“Napster was the ultimate geek banner, a battle that had been fought by hackers on the biggest stage of all. Ultimately, the hackers had lost, but … it was still the biggest hack in history.”–Ben Mezrich, Accidental Billionaires (Ch. 18)
We are going to focus on Napster in our next class, and we are going to re-enact a preliminary injunction hearing in the case of Metallica v. Napster. In that case, the rock band Metallica sued Napster for copyright infringement, in essence, accusing Napster of allowing its users to steal Metallica’s music. Accordingly, we are going to need four student-volunteers for this activity:
(1) Two students will represent the plaintiff, the rock band Metallica, and so your side will argue why Napster’s file-sharing system is illegal (copyright infringement) and why your client is entitled to an injunction.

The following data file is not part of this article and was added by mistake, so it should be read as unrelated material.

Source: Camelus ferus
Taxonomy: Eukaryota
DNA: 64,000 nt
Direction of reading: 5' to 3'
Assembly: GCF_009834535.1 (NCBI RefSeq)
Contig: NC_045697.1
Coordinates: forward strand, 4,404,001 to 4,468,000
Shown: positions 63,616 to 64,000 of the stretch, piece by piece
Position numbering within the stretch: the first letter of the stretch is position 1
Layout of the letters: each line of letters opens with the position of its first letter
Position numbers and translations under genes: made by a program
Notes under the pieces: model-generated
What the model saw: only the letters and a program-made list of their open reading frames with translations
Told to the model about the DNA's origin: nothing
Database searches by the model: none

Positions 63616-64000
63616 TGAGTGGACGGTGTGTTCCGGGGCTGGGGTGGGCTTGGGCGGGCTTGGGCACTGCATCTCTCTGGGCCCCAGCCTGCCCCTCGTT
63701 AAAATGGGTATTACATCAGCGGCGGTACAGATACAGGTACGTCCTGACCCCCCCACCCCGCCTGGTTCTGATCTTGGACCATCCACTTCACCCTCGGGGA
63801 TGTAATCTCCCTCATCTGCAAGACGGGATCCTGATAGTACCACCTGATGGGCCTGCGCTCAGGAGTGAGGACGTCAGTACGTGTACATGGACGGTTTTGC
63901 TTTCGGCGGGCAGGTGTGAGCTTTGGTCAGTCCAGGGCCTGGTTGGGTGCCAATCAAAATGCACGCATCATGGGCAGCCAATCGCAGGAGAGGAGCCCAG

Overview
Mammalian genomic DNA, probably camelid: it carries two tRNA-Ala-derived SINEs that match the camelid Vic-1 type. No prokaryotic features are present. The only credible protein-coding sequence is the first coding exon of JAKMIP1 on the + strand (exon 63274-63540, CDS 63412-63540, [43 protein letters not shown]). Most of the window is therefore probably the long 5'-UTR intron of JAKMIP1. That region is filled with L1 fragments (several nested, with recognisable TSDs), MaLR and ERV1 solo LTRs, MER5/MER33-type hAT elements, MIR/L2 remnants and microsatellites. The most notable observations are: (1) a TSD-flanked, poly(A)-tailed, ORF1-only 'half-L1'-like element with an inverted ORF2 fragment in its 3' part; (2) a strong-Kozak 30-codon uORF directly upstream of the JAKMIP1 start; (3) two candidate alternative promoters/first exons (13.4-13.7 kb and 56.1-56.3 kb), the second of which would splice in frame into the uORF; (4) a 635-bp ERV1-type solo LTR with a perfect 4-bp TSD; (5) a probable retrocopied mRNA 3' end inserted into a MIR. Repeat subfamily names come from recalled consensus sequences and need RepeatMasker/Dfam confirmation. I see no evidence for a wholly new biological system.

(2) The other two students will represent the defendant, the peer-to-peer file-sharing website Napster. Your side will argue why Napster’s file-sharing system constitutes “fair use” under federal copyright law.
Here is some background: Before Sean Parker discovered Facebook, he co-founded a company called Napster, a peer-to-peer file-sharing website that allowed users to share MP3 music files with each other (see image below, courtesy of the website “How Stuff Works”). At the time (1999-2001), Napster was huge. According to Wikipedia, for example, “verified Napster use peaked with 26.4 million users worldwide in February 2001.” By the way, Metallica wasn’t the only plaintiff who sued Napster. The powerful Recording Industry Association of America (RIAA) also brought a federal copyright infringement lawsuit against Napster in December 1999, and the RIAA eventually persuaded a court to issue an injunction shutting down the website … But did the court make the correct decision?
Critical thinking question: How is a website like YouTube any different than the old Napster?